Yet, one day her husband challenged her despair by offering the blessing of himself. He suggested to her that what she needed was right in front of her. Her husband's willingness to alter the family dysfunction opened a door for healing in Hannah. I assume that God whispered into Hannah's heart, moving her to believe that what she needs IS right in front of her. Next, Hannah went straight for the Tabernacle where she poured out her heart to the Lord. Hannah loved her husband, but her greatest need was the Lord.

Ladies, as much as we may want a man who gives of himself and desires to be our pursuer, there is no replacement for the centrality of Jesus Christ in our heart. If I were Hannah, it would have been so easy to rest in the man's assuring words, not moving to a place of active faith in God. I may have simply rest in the advantage of a supportive husband. I admire Hannah for acting dependently on God to rule over her situation. More than comfort in her husband's love, Hannah allowed her desperation to become God's business. As women, we are responsible for seeing that we choose to yoke ourselves with men who love the Lord and serving Him in their masculinity, but who also push us to greater faith in God instead of allowing us to rely on him for all of our needs. (How exhausting would that be for him to bear!)

You've got to love the expression of Hannah's heart in the temple. The priest confronted her as if she were drunk, but Hannah confessed complete dependence on God. Her expressive prayer has an audience of one. Though it was her prior reason for hiding in shame, Hannah now shared honestly with the most honored man in all of Israel, the High Priest. She had no reason for shame any more, because the Lord had accepted her into His house and heard her plea.

We have no reason to cower in shame. Those who approach the Lord through the High Priest (for Hannah it was Eli, for us it is Jesus) have appropriately approached God. There is no reason to hide our expression of love for God, nor relent when the highest of the high come before us. We stand secure in the righteousness of Christ and may rest in the peace of having our place before God. As Hannah did, so we too may go our way, eat, and have a face that no longer bears the sadness of sin's weight. Truth lives in our hearts and is replacing the lies of the evil one.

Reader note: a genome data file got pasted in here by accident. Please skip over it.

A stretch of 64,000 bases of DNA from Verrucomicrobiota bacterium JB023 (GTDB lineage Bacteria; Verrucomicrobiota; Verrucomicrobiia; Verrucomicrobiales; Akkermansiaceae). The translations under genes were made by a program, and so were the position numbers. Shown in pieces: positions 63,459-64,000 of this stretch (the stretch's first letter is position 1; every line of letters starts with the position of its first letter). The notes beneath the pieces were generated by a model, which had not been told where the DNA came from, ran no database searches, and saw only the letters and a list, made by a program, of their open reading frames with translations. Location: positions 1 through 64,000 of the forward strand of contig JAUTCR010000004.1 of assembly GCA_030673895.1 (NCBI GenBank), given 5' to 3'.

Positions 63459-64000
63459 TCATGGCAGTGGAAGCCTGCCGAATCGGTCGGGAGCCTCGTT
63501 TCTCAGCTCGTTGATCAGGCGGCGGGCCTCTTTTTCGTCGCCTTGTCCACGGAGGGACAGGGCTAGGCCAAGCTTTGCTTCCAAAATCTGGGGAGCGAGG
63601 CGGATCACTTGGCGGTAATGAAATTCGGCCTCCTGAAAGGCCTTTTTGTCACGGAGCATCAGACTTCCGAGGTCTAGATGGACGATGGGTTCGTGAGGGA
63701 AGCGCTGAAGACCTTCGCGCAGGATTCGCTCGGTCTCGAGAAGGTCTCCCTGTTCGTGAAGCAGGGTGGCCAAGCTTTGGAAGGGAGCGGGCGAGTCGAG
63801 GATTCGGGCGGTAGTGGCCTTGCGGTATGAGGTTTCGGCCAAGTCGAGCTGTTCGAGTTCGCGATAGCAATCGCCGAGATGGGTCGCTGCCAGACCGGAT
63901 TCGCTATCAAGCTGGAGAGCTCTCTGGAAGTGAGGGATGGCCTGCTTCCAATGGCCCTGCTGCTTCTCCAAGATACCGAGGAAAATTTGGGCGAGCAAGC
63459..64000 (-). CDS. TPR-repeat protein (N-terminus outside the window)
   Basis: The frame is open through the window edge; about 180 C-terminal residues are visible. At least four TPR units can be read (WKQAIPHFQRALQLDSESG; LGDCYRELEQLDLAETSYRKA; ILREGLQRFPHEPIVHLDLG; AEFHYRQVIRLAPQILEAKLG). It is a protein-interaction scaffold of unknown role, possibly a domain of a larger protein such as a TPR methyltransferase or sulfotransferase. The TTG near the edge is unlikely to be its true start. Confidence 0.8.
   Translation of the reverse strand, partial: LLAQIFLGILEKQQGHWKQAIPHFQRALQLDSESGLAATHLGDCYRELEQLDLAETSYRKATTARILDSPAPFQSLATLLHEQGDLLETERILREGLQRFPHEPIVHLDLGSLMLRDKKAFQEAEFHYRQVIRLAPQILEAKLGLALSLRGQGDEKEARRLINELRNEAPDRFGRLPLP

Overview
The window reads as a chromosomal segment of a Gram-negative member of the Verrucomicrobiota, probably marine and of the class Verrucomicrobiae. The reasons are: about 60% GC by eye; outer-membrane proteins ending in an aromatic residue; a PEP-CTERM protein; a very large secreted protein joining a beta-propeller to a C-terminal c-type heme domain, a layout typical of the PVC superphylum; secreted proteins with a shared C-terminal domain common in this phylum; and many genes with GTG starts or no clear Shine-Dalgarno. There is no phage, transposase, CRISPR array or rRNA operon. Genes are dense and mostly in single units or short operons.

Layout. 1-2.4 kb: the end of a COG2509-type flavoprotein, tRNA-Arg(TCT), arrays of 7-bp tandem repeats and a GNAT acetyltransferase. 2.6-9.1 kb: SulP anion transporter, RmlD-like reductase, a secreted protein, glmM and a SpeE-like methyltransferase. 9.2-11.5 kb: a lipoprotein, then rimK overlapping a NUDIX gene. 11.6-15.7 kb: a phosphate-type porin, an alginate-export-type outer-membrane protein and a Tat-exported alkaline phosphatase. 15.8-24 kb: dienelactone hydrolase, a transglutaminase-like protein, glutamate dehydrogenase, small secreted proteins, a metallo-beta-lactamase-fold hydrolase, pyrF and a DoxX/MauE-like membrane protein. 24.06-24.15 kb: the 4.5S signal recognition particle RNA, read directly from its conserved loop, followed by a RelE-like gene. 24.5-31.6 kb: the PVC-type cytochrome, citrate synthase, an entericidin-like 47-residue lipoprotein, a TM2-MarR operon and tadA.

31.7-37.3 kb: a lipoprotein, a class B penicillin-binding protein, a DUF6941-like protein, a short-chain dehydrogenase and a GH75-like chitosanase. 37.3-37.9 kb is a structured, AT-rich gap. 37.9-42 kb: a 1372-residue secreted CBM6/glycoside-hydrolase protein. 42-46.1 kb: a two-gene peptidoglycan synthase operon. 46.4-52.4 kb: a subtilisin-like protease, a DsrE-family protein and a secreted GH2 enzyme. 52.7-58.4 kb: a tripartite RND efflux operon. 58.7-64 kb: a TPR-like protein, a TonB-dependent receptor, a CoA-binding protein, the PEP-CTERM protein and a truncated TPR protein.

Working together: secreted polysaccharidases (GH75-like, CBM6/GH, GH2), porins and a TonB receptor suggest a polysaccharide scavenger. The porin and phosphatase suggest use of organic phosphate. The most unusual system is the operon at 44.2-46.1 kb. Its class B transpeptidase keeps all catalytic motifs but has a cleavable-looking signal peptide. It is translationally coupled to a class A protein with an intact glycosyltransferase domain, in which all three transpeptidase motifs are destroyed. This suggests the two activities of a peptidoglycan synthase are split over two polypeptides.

© 2006 by Kendra Hinkle.

Thursday, June 15, 2006

Good Girl, Bad Girl (1 Samuel 1:1-7)

Welcome to 1 Samuel! As a quick review, the time of the Judges showed us a depressing outlook for the nation of Israel. Under Joshua, Israel had begun to conquer the land promised to Abraham so many generations prior. But, Israel did not obey God's command as they overtook the inhabitants of the land. This created an open temptation to chase after loves of the flesh, such as beautiful, exotic women from other nations. Israel intermarried with the nations around them, an act of disobedience to God. Instead of trusting in God's use of them to bless all nations, Israel intimately joined themselves to that which God forbade. Judges showed us that man's potential in sin was headed quickly away from their LORD, though the initial sin seemed reasonably beneficial. Isn't it so easy to disobey, especially when the infringements look minimal in the beginning? But the seemingly minimal infringements, not fully conquering the land and marrying women from the other nations, would soon catch up with Israel. The worship of God was now in competition within the homes of Israelites. Foreign gods were now being exalted alongside the God who calls Himself "jealous."